extension to the element T.
From the inequalities (50) and (51), we established the
following lemma:
Lemma 6.2. Let T be a rectangle and
.
,I
c e
h
T E c
For any ), (
0
E P v
k E
e
=
E E
b v in the other three edges of rectangle
T, it can be extended to the whole of by setting 0
=
E E
b v
in
, T O
then
and
, 1 , 1 O
=
E E
T
E E
b v b v
O
=
, , J
E E
T J
E E
b v b v
Using the inequalities (19), (50) and (51) gives
O
=
, , J
E E
T J
E E
b v b v
O
s
, 1
2 E E
b v c
T
E E
b v c
, 1
2
=
( )
2
1
2
, 1
2
, 0
2
T
E E
T
E E
b v b v c
+ =
( )
E
E E E k
v h h C c
, 0
2
1
1
2
+ s
( )
E
E E k
v h D C c
, 0
2
1
2
1
2
2
1
+ s
E
E E
v Ch
, 0
2
1
s
With D is the diameter of and
( ) . 1
2
1
2
2
+ = D C c C
k
We recall some quasiinterpolation estimates in the
following lemma.
Lemma 6.3. Clement interpolation estimate: Given
), ( v
1
O eH
let
1
h
X e
h
v
be the quasiinterpolant of v
defined
by averaging as in [4].
For any
,
h
T T e
,
~
, 1 , 0
T
v Ch v v
T
T
h
e
s
(53)
and for all , T E c e
~
, 1
2
1
, 0
E
v Ch v v
E
E
h
e
s
(54)
We let ( ) p u,
denote the solution of (18) and let denote
( )
h h
p u ,
the solution of (36) with an approximation on a
rectangular subdivision .
h
T
Our aim is to estimate the velocity and the pressure errors
). ( and ) (
2
0
1
0 ,
O e = O e = L p p H u u e
h n h
c
The element contribution ,
,T R
q of the residual error estimator
R
q is given by
2
, 0
2
, 0
2
, 0
2 2
,
E
E
T E
E
T
T
T
T T T R
R h R R h
c e
+ + = q
(55)
and the components in (55) are given by
{ } T p u u u f R
h h h h T
/
2
V V V + =
v
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{ } T u R
h T
/ .
V =
 
( ) ( )
;
;
2
1
, ,
,
e V +
e V
=
I
O
h T E h h
T
h
h h h
E
E n I p u A u g
E I p u
R
c v
c v
With the key contribution coming from the stress jump
associated with an edge E adjoining elements T and S:
  ( ) ( ) S I p u T I p u I p u
h h h h h h
/ / V V = V
v v v
The global residual error estimator is given by:
e
=
h
T T
T R R
2
,
q q
Our aim is bound
h
X
h
p p u u and
with respect to
the norm
J
. for velocity
J, X
v v
=
and the quotient
norm for the pressure
.
0,
p p
M
=
For any
,
h
T T e
and , T E c e we define the following two
functions:
;
T T T
b R w
= ,
E E E
b R w
=
T, on 0 c = 
T
w
. on 0 then if
, E E h
w T E e c c = c e 
O
. T rectangle of edges
other in the 0 then if
,
= c e 
I E h
w T E c
. if T  in 0
. if  in 0
T  in 0
: setting by
of whole to extended be can and
,
,
I
O
c e O =
c e O =
O =
O

h E
h E E
T
T E
T E w
T E w
w
w w
c
c e
With these two functions we have the following lemmas:
Lemma 6.4. For any
h
T T e we have:
( ) ( ) . . : .
} } }
V + V V =
T T
T T
T
T
w u u w pI u w f
v
(56)
Proof
Using (1) gives
( )
} }
V + V + V =
T
T
T
T
w p u u u w f
2
. . .
v
By applying the Green formula and T, on 0 c =
T
w we
obtain
( )
( ) ( )
( ) ( ) . . . :
. . :
. .
} }
} }
} }
V + V V =
V + V V +
V =
c
T
T
T
T
T
T
T
T
T
T
T
T
w u u w pI u
w u u w pI u
w n pI u w f
v
v
v
Lemma 6.5
: have we if i)
,O
c e
h
T E c
( ) ( ) . . : .
} } }
V + V V =
E E E
E E E
w u u w pI u w f
e e e
v
(57)
: have We , if )
,I
c e
h
T E ii c
( )
( ) ( ) . .
: .
} }
} }
V + +
V V =
c T
T
T
E
T
T
E
T
E
w u u w g A u
w pI u w f
v
(58)
Proof.
i) The same proof of (56).
: have We , If )
,I
c e
h
T E ii c
( )
( ) ( )
( )
}
} }
} }
V +
V V V =
V + V + V =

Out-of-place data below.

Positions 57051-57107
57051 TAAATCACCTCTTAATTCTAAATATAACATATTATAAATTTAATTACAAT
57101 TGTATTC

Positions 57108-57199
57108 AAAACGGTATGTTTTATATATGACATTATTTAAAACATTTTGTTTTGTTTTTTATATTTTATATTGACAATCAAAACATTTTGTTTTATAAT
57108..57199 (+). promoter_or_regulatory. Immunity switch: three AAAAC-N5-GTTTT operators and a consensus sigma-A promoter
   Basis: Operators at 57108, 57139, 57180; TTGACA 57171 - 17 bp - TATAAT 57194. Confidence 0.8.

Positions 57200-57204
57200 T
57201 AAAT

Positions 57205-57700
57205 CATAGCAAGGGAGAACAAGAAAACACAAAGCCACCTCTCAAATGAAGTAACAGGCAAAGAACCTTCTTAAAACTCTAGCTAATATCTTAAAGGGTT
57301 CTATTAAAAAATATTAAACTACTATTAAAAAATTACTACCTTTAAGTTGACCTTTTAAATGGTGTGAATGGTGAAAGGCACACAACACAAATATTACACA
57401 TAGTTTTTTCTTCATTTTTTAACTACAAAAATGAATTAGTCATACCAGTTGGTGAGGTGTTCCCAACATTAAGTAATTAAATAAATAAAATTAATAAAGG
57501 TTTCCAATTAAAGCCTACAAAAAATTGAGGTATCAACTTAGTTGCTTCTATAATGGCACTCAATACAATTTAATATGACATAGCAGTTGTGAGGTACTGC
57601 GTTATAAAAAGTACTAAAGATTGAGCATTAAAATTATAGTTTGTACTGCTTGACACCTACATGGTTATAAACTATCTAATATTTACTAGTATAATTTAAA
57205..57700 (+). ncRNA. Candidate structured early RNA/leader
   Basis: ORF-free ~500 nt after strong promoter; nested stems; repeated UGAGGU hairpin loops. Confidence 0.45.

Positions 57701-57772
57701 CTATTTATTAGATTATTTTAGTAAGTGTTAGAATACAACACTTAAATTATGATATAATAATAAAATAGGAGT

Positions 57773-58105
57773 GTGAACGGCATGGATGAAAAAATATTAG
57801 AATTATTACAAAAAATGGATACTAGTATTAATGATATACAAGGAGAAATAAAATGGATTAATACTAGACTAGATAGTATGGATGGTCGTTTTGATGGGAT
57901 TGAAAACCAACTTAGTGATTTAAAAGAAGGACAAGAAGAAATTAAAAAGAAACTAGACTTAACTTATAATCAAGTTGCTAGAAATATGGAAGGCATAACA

c
T
T
T
E
T
E
T
T
T
T
w u u
w n pI u w pI u
w p u u u w f
. .
. :
. . .
2
v v
v
We have
( ) 0 and
= I c = V
E
T T
w E on g A u u pI n v
in the other tree edges of rectangle T, then
( )
( ) ( ) . . .
: .
} }
} }
V + +
V V =
c T
T
T
E
T
T
E
T
E
w u u w g A u
w pI u w f
v
We define the bilinear form
( ) ) , ( ) , ( ) , ( ) , ( ); , ( p v B q u B v u A q v p u G
+ + =
We define also the following functional
( ) ( ) ( )
). ( , , and all for
. . . . , , ,
1
0 ,
O e O c
V V =
} }
n
K K
H v y x K
v y y v x x v y x K
u
Lemma 6.6. There exists 0 and 0
0
h C such that
( )
. and ) ( , all for
, , , ,
1
0 , 0
, ,
O c O e s
s
K H v h h
v e C v u u K
n
K J K J
h
u
(59)
Proof. Using (27), (32) and (35), we have that for
) (
1
0 ,
O e
n
H v
( ) ( ) ( )
( ) ( )
(60) ) 2 (
) . 2 (
) . (
. . . .
. . . . , , ,
, , ,
,
2
, , , ,
, , , , , ,
K J K J K J
K J K J K J K J K J
K J K J
h
K J K J K J K J
K
h
K
K
h h
K
h
v e e N
v e v e u N
v u e v e u N
v u e v e u
v u u v u u v u u K
+ s
+ s
+ s
V + V =
V V =
} }
} }
o
u
We have
) ( in lim
1
0 ,
0
O =
n h
h
H u u
, then there exists 0
0
h such that
. all for 1
0
, ,
h h u u e
K J
h
K J
s s =
Using this result and (60), we obtain
( )
. 2 C with ), ( and all for
, , ,
1
0 , 0
, ,
N H v h h
v e C v u u K
n
K J K J
h
+ = O e s
s
ov
u
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We have
( )
( ) ( )
( )
). , (
) , ( ) , ( ) , , (  ) (
) , ( ); , ( ) , , (  ) (
) , ( ); , (  ) , ( ); , (
) , ( ) , ( ) , ( ) , ( ); , (
q u B
p v B v u A v u u C v L
q v p u G v u u C v L
q v p u G q v p u G
p p v B q u u B v u u A q v e G
h
h h
h h
h h
h h h
=
=
=
+ + = c
( ) ( )
). ( ) ( ) , ( all for
) , ( ) , ( ) , (
) ( ) , , ( , , , ) , ( ); , (
2
0
1
0 ,
O O e
+ = O +
L H q v
q u B p v B v u A
v L v u u C v u u q v e G
Then
n
h h h
h h h
u c
(61)
) ( and ) ( errors that the find We
2
0
1
0 ,
O e O e L H e
n
c
Satisfy the nonlinear equation
( ) ( )
). ( ) ( ) , ( all for
) , ( ) , ( ) , (
, , , ) , ( ); , (
2
0
1
0 ,
O O e
)
`
+ =
O +
e c c
L H q v
q R v R v R
v u u q v e G
n
T T T E
T T E E T T
h
h
u c
(62)
) ( ) ( ) , ( pair a define We
2
0
1
0 ,
O O e L H
n
to be the Ritz projection of the modified residuals
( )
( ) ( )
). ( ) ( ) , (
, , , ) , ( ); , (
, , , ) , ( ) , ( ) , ( ) , ( ) , (
2
0
1
0 ,
O O e
O + =
O + + + = +
L H q v all for
v u u q v e G
v u u v B q e B v e A q d v A
n
h
h
u c
u c
(63)
Lemma 6.7
1
all for 0 ) , (
h h h